The Ancient Books of Ireland by Michael Slavin

Book Title: The Ancient Books of Ireland

Author: Michael Slavin

Publisher: McGill-Queens University Press, Canada

Copyright: 2005

Synopsis: The Ancient Books of Ireland describes precious manuscripts that have survived for centuries. Slavin reveals not only their fascinating contents but their intriguing histories. Among the most important manuscripts described are : The sixth-century Cathach, the oldest Irish book in the world, which was carried into battle at the head of the O’Donnell armies of Ulster. The ninth-century Book of Armagh, which contains the earliest accounts of St Patrick’s coming to Ireland and was once pawned for $10 by a British spy. The eleventh-century Book of the Dun Cow, the earliest surviving copy of Ireland’s most revered stories and legends, which has been held for ransom and caused the battle between the Donegal O’Donnells and the O’Connors of Connaught. The Ancient Books of Ireland is lavishly illustrated with fine examples of classic scripts and illuminations.

Review: This book was a complete surprise for me. I had ordered it but was in such a hurry that I didn’t really take a good look at the page numbers or the description offered on Goodreads, since Amazon didn’t really offer one on their website and I never looked inside the book which Amazon did offer… I thought it was a myths and legends book, and so when I say how thin it was I was disappointed. Then I opened it and thought, well it is not a complete loss, at least the pictures in there are beautiful and it will make a great coffee table book. Then…then I REALLY looked at it…

First of all the pictures in the book…they had captions which told you all about them, every single one. The book cover is completely black but when you open it, it explodes into colors. It is very esthetically pleasing and if nothing else you will get an eye full of the beauty of Irish Art, but that is not all you get by any means.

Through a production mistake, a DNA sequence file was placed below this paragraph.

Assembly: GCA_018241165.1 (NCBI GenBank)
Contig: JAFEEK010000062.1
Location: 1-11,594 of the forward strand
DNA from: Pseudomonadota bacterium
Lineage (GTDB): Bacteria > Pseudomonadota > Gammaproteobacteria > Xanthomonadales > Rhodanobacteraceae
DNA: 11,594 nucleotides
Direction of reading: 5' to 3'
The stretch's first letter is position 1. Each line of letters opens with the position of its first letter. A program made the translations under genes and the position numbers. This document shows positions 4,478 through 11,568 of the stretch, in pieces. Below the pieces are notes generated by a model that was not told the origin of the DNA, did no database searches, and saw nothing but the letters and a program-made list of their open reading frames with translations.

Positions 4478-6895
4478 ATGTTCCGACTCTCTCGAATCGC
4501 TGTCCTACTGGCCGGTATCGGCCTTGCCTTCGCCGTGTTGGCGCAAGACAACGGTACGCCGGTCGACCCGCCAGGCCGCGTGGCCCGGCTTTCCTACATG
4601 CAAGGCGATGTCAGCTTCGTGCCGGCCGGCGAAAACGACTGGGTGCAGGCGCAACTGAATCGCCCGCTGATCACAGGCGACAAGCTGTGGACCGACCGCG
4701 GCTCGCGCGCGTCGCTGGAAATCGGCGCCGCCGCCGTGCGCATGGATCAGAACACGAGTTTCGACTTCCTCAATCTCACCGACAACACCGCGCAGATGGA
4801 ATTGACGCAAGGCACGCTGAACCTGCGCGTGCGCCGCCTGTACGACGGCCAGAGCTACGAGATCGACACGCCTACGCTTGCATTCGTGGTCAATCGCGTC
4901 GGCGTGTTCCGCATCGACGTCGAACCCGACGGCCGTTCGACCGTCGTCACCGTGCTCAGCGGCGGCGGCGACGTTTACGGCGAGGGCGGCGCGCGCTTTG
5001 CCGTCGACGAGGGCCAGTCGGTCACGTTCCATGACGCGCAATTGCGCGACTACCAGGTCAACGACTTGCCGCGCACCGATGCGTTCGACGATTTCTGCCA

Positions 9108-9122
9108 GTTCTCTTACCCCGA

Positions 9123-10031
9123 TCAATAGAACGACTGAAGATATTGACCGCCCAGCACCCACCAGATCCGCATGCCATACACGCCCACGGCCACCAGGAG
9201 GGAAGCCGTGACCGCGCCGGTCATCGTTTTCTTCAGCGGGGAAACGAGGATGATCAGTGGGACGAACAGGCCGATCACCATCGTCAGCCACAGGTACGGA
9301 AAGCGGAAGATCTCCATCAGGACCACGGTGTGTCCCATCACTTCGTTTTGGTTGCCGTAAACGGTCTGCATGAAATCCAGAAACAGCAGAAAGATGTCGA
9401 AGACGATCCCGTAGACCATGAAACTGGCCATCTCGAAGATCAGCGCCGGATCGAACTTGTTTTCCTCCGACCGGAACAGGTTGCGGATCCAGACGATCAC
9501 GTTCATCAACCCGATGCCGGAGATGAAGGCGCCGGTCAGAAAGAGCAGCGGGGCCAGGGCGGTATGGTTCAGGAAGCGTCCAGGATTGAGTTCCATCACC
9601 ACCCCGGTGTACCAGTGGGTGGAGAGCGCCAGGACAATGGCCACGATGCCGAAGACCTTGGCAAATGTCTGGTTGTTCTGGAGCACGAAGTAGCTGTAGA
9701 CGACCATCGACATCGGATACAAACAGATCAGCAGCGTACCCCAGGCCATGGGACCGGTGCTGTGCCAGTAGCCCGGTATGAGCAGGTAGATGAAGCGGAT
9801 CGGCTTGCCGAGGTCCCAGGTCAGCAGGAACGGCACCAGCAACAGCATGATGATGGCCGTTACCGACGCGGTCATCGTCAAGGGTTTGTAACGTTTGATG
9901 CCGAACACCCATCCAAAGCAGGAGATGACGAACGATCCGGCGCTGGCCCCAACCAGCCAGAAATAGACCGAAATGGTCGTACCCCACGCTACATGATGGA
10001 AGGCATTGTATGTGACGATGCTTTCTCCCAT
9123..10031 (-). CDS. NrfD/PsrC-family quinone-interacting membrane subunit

This book is a great balance between scholarly writing and popular writing. By the time you finish it not only will you know about some of the most important Irish myths, but also about the books that gave them to us, who the people who created them were and what sort of history the book itself has and boy do these books have colorful histories!

The author chose not to go by chronology but rather by the chronology of the myths, for example the first chapter doesn’t talk about the oldest ever book but rather the oldest book that talks about pre-Christian myths and so on. The author also divides the periods in which the books were written into three parts; the primitive period, the Columban period and the Reform/Norman period and he goes on to explain each one.

The book is compromised of ten chapters each one talking about one book. The books are: The Book of Dun Cow – the oldest book of Irish legands; The Book of Leinster – the great pre-Norman codex; Book of Ballymote, Great Book of Lecan, Yellow Book of Lecan, and the Book of Ui Mhaine – scribal treasures from the west; The Book of Lismore – finding Fionn Mac Cumhaill; The Book of Armagh – saluting St. Patrick; The Cathach – Ireland’s oldest book; The Book of Durrow and the Book of Kells – Divine Illuminations; Books of the Brehon Laws – recalling the Ancient tradition; The Annals of Inisfallen and the War of the Gaedhil with the Gaill – immortalizing Brian Boru; and finally the Annals of the Four Masters and Keating’s Foras Feasa ar Éirinn – the gleaning of Irish history.

If you are looking for a book about myths and legends then this is not the book for you, but if you are looking for the history of the books that contain these legends then I HIGHLY recommend this book. In the end you come away with a better understanding of who wrote down these legends and how, how these books were part of the history of Ireland, and you also learn a little bit about the complicated history of Ireland too, seen from the point of view of where these books were and who held them.

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